Serge Chermayeff

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Serge Chermayeff
Born Sergei Ivanovich Issakovich
8 October 1900
Grozny, Russian Empire
Died 8 May 1996
Wellfleet, Massachusetts
Nationality Russian-British
Occupation Architect

Serge Ivan Chermayeff (born Sergei Ivanovich Issakovich;[1] Russian: Сергей Ива́нович Иссако́вич; 8 October 1900 – 8 May 1996) was a Russian-born British architect, industrial designer, writer, and co-founder of several architectural societies, including the American Society of Planners and Architects.

The De La Warr Pavilion in Bexhill on Sea


He was born into a rich Jewish family[2][3][4][3][5] in Grozny, Russian Empire (currently Chechen Republic), but moved to England at an early age where he received his education. In 1928, he became a British citizen.[6] That year he and the French designer Paul Follot were placed in charge of the decorative arts department of Waring & Gillow.[7] By 1930, he and the German architect Erich Mendelsohn briefly partnered to form their own architectural firm. They created some very important works in the British modernist movement, notably the De La Warr Pavilion in Bexhill, East Sussex, Cohen House, London, and Shrubs Wood (formerly Nimmo House) in Chalfont St Giles, Buckinghamshire. He was also responsible for Shann House in Rugby, Warwickshire, and Gilbey House, an office and factory complex in Camden for gin distillers Gilbey's. These are all now Listed Buildings, being designated Grade I (De La Warr), Grade II* (Cohen House, Shann House, and Shrubs Wood) and Grade II (Gilbey House) respectively.[8][9][10][11] They were members of the MARS Group.

During the 1930s, Chermayeff designed a number of bakelite radio cabinets for the British company EKCO.[12]

In 1940, Chermayeff emigrated to the United States where he joined Clarence W. W. Mayhew as associate architect, helping Mayhew design his own residence.[13] Chermayeff taught in 1940 and 1941 at the California School of Fine Arts.[14] In 1946, he was recommended by Walter Gropius to become the director of the Institute of Design in Chicago. He stepped down in 1951 when the institute merged with the Illinois Institute of Technology. Between 1952 and 1970 he would continue to teach at several universities including Harvard, Yale, and MIT. He retired in 1970.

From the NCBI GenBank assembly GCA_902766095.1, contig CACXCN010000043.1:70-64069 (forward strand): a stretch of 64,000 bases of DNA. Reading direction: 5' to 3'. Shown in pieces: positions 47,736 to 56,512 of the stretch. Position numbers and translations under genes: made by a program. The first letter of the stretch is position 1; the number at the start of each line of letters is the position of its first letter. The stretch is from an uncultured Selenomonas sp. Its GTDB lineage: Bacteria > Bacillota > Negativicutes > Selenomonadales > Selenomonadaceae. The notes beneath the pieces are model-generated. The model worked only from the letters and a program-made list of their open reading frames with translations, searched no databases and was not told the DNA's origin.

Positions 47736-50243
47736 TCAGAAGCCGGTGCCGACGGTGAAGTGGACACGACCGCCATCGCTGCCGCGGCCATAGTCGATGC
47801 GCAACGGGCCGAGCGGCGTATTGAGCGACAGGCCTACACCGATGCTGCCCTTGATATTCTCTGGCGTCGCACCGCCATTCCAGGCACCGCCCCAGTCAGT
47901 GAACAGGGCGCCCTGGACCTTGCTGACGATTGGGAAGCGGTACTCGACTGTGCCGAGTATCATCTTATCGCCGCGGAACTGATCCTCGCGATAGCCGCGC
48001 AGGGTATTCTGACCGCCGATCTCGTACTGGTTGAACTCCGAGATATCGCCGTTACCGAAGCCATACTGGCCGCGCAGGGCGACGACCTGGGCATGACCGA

He wrote several books, including Community and Privacy with Christopher Alexander in 1964 and The Shape of Community with Alexander Tzonis in 1971. He died in 1996 in Wellfleet, Massachusetts. Chermayeff's architectural drawings, project records, photographs, correspondence, teaching and writing papers, and research files are held by the Dept. of Drawings & Archives at Avery Architectural and Fine Arts Library at Columbia University.

In 1980 he was awarded the Sir Misha Black award and was added to the College of Medallists.[15]

His son Ivan Chermayeff is a prominent graphic designer and a founding partner of New York-based design studio Chermayeff & Geismar.[16]

Another son Peter Chermayeff is a prominent architect best known for his design of aquariums, with colleagues, while a founding partner at Cambridge Seven Associates, from 1962 to 1998, at Chermayeff, Sollogub and Poole, 1998–2005, at Chermayeff & Poole, 2005–2009 and currently at Peter Chermayeff LLC.

See also[edit]


Further reading[edit]

Blum, Betty J (2001). Oral history of Serge Chermayeff. Chicago: The Art Institute of Chicago. Retrieved 12 August 2016. 

Powers, Alan (2001). Serge Chermayeff: Designer, Architect, Teacher. London: RIBA Publications. ISBN 1 85946 075 5. 

External links[edit]